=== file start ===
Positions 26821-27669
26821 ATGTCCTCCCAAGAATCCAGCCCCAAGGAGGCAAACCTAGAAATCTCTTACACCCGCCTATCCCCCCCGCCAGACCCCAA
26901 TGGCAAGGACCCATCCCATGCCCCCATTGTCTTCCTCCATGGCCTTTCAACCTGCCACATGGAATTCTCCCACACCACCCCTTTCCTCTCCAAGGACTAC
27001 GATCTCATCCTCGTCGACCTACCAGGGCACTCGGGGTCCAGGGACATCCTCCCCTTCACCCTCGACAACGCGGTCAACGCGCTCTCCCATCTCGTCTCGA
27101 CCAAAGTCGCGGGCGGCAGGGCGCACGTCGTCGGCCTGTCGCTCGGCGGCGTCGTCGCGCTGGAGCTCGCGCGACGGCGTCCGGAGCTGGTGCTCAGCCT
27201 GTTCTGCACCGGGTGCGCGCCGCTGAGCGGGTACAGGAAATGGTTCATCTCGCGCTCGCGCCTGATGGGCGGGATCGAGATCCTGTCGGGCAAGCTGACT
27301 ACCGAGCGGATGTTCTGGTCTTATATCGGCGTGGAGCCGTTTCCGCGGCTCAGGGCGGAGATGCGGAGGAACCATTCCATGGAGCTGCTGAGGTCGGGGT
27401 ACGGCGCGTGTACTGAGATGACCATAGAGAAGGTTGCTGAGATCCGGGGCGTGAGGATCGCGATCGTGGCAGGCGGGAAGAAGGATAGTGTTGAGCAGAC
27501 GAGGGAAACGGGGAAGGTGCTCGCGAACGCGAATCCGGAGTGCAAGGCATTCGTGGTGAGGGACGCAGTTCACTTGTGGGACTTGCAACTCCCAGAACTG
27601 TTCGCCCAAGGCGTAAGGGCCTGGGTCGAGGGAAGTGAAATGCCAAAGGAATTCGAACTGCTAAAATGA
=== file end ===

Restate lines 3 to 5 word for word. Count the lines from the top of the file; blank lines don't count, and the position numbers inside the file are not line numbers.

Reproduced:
26901 TGGCAAGGACCCATCCCATGCCCCCATTGTCTTCCTCCATGGCCTTTCAACCTGCCACATGGAATTCTCCCACACCACCCCTTTCCTCTCCAAGGACTAC
27001 GATCTCATCCTCGTCGACCTACCAGGGCACTCGGGGTCCAGGGACATCCTCCCCTTCACCCTCGACAACGCGGTCAACGCGCTCTCCCATCTCGTCTCGA
27101 CCAAAGTCGCGGGCGGCAGGGCGCACGTCGTCGGCCTGTCGCTCGGCGGCGTCGTCGCGCTGGAGCTCGCGCGACGGCGTCCGGAGCTGGTGCTCAGCCT